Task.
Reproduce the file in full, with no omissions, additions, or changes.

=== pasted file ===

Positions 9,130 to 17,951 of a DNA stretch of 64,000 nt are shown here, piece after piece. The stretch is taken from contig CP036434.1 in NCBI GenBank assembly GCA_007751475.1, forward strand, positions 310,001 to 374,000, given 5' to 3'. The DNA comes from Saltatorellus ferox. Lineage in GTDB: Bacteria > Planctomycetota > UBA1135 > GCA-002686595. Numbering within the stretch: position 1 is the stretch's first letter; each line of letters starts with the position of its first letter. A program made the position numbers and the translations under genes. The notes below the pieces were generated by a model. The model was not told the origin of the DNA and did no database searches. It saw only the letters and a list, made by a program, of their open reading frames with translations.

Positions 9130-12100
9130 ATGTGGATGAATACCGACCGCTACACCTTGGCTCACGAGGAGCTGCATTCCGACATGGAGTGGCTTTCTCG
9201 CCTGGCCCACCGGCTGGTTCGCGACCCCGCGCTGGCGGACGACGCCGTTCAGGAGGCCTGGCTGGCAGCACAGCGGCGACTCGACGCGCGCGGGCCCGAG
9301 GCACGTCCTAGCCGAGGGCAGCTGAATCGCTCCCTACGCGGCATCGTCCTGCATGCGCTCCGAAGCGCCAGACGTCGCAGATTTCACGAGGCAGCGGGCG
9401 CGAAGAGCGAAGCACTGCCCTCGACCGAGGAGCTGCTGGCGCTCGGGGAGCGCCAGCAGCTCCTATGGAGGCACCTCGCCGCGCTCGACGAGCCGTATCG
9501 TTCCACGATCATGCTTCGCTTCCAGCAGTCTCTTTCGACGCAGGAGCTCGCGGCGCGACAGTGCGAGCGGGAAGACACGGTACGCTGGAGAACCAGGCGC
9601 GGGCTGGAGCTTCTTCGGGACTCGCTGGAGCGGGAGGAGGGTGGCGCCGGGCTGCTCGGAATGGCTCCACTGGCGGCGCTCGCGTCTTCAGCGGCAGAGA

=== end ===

Positions 9,130 to 17,951 of a DNA stretch of 64,000 nt are shown here, piece after piece. The stretch is taken from contig CP036434.1 in NCBI GenBank assembly GCA_007751475.1, forward strand, positions 310,001 to 374,000, given 5' to 3'. The DNA comes from Saltatorellus ferox. Lineage in GTDB: Bacteria > Planctomycetota > UBA1135 > GCA-002686595. Numbering within the stretch: position 1 is the stretch's first letter; each line of letters starts with the position of its first letter. A program made the position numbers and the translations under genes. The notes below the pieces were generated by a model. The model was not told the origin of the DNA and did no database searches. It saw only the letters and a list, made by a program, of their open reading frames with translations.

Positions 9130-12100
9130 ATGTGGATGAATACCGACCGCTACACCTTGGCTCACGAGGAGCTGCATTCCGACATGGAGTGGCTTTCTCG
9201 CCTGGCCCACCGGCTGGTTCGCGACCCCGCGCTGGCGGACGACGCCGTTCAGGAGGCCTGGCTGGCAGCACAGCGGCGACTCGACGCGCGCGGGCCCGAG
9301 GCACGTCCTAGCCGAGGGCAGCTGAATCGCTCCCTACGCGGCATCGTCCTGCATGCGCTCCGAAGCGCCAGACGTCGCAGATTTCACGAGGCAGCGGGCG
9401 CGAAGAGCGAAGCACTGCCCTCGACCGAGGAGCTGCTGGCGCTCGGGGAGCGCCAGCAGCTCCTATGGAGGCACCTCGCCGCGCTCGACGAGCCGTATCG
9501 TTCCACGATCATGCTTCGCTTCCAGCAGTCTCTTTCGACGCAGGAGCTCGCGGCGCGACAGTGCGAGCGGGAAGACACGGTACGCTGGAGAACCAGGCGC
9601 GGGCTGGAGCTTCTTCGGGACTCGCTGGAGCGGGAGGAGGGTGGCGCCGGGCTGCTCGGAATGGCTCCACTGGCGGCGCTCGCGTCTTCAGCGGCAGAGA